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Taxonomy and biogeography of the Nearctic Raphia Hübner (Lepidoptera, Noctuidae, Raphiinae).

Schmidt BC, Anweiler GG - Zookeys (2014)

Bottom Line: The taxonomic status and biogeography of the North American Raphia species is reviewed using adult morphology, larval host plants, geographic phenotypic variation, and variation of mtDNA COI barcode sequences.Raphia frater abrupta Grote, stat. n., R. f. coloradensis Putnam-Cramer, stat. r., R. f. piazzi Hill, stat. n., and R. f. elbea Smith, stat. n., are accordingly revised to subspecies of R. frater Grote.Type locality restrictions are provided for Raphia abrupta and Raphia frater and a neotype is designated for Raphia frater var. coloradensis.

View Article: PubMed Central - HTML - PubMed

Affiliation: Canadian Food Inspection Agency, Canadian National Collection of Insects, Arachnids and Nematodes, K.W. Neatby Bldg., 960 Carling Ave., Ottawa, ON, Canada K1A 0C6.

ABSTRACT
The taxonomic status and biogeography of the North American Raphia species is reviewed using adult morphology, larval host plants, geographic phenotypic variation, and variation of mtDNA COI barcode sequences. Lack of diagnostic morphological differences, combined with relatively low mtDNA barcode divergences and clinal phenotypic variation in key geographic regions indicate that the six previously recognized species of North American Raphia are best interpreted as parapatric subspecies. Raphia frater abrupta Grote, stat. n., R. f. coloradensis Putnam-Cramer, stat. r., R. f. piazzi Hill, stat. n., and R. f. elbea Smith, stat. n., are accordingly revised to subspecies of R. frater Grote. Type locality restrictions are provided for Raphia abrupta and Raphia frater and a neotype is designated for Raphia frater var. coloradensis.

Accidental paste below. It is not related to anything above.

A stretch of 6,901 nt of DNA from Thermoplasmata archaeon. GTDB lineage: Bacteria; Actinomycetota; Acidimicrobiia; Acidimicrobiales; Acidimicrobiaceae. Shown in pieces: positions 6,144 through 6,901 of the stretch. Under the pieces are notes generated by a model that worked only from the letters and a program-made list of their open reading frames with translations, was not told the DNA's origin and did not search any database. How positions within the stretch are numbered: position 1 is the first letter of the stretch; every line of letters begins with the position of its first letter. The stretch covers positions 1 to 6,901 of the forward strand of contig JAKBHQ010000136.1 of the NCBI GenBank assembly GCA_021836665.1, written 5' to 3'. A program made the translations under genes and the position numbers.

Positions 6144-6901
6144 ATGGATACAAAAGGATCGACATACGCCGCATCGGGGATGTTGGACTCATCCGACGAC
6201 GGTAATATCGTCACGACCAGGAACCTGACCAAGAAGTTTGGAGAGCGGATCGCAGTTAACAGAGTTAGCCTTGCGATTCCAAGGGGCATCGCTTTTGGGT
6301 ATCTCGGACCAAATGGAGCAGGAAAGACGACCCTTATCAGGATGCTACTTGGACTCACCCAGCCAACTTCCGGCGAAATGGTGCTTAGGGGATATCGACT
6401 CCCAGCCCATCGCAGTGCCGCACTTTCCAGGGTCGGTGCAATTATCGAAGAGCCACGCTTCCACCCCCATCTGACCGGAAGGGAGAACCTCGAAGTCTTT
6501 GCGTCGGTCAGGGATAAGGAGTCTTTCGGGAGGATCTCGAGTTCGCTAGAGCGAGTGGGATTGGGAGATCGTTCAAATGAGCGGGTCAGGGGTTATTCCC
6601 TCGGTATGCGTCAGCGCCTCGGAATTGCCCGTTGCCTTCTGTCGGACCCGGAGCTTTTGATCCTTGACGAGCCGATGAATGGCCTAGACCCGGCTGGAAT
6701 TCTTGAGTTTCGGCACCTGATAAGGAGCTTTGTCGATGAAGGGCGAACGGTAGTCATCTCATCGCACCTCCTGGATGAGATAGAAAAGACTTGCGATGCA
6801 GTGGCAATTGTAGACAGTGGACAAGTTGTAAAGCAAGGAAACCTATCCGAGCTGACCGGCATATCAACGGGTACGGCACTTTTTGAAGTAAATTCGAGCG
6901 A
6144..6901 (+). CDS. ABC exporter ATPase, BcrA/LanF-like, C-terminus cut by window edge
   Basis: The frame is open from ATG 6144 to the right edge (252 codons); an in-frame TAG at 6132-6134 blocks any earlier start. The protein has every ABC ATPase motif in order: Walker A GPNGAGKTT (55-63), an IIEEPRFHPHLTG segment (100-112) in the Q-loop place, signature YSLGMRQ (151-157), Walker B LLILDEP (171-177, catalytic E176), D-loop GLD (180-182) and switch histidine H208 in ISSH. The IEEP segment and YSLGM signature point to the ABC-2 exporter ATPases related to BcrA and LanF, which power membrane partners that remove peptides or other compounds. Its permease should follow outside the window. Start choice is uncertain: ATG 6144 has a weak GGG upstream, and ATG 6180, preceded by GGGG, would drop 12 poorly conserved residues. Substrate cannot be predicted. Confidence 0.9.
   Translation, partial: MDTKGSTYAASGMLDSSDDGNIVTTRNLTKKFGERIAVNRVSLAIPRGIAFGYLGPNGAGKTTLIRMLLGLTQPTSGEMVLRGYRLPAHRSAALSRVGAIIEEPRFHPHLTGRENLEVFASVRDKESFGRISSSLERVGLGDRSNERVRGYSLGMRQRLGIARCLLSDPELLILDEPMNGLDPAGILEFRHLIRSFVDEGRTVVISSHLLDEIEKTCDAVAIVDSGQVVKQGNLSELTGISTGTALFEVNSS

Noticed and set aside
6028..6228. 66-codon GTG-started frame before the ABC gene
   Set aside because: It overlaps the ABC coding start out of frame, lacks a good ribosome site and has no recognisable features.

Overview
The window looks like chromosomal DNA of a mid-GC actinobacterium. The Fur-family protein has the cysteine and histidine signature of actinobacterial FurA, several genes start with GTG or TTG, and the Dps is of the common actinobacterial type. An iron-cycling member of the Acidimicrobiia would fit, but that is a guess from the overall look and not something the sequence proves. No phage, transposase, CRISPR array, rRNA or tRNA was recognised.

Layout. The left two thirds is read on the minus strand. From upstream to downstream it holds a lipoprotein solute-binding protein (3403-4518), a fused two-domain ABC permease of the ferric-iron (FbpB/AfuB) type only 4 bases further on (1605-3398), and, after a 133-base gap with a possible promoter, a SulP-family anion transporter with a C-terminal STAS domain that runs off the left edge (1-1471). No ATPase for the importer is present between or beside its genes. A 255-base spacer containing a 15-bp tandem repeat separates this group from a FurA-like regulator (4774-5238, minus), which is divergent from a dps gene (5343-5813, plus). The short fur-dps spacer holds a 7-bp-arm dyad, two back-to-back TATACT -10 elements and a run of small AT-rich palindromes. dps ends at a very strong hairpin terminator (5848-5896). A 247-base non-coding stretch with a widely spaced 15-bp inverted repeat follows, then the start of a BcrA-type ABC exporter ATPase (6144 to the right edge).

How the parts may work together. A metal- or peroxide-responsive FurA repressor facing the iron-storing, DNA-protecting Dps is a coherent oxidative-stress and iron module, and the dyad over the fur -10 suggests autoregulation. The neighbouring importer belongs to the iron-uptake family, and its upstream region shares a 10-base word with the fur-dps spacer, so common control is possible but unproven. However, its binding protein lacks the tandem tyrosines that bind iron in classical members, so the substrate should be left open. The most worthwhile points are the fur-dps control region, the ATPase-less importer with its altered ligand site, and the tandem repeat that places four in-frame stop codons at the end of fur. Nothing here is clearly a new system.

No MeSH data available.


Neighbour-joining tree and associated sampling sites of mtDNA barcode haplotypes in Raphia frater. Haplogroup colour corresponds to that of sampling sites. Subspecies assignment based on morphology and sample size is indicated for each haplogroup. Width of triangles is proportional to number of haplotypes, height represents maximum divergence within haplogroup.
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Figure 4: Neighbour-joining tree and associated sampling sites of mtDNA barcode haplotypes in Raphia frater. Haplogroup colour corresponds to that of sampling sites. Subspecies assignment based on morphology and sample size is indicated for each haplogroup. Width of triangles is proportional to number of haplotypes, height represents maximum divergence within haplogroup.

Mentions: Molecular variation. The deepest splits in mtDNA barcode variation (alluded to previously in Lafontaine and Schmidt 2010) segregate North American Raphia into four groups, but only one of these is private to a recognizable taxon (Raphia frater elbea). None of the remaining subspecies exhibited discrete haplotypic variation. Based on analysis of 192 specimens from localities across the range of Raphia frater representing all subspecies (Suppl. material 1), haplotypes segregated into five groups: 1) a large group from across most of the eastern, northern and central range portions that includes Raphia frater frater, Raphia frater coloradensis, Raphia frater abrupta and Raphia frater piazzi, varying by up to ~1.3% (Fig. 4); 2) a discrete group closest to haplogroup 1, consisting of two Raphia frater piazzi specimens (Fig. 4); 3) a divergent group of geographically disparate samples of Eastern Raphia frater frater (Ontario, Manitoba) and Californian Raphia frater cinderella specimens, differing by a minimum of ~2.2% from all other groups (Fig. 4); 4) a group private to Raphia frater elbea (Arizona, New Mexico, Utah) with a minimum ~1.0% divergence; 5) A group of Californian Raphia frater cinderella with a minimum divergence of ~1.8% from all other haplotypes.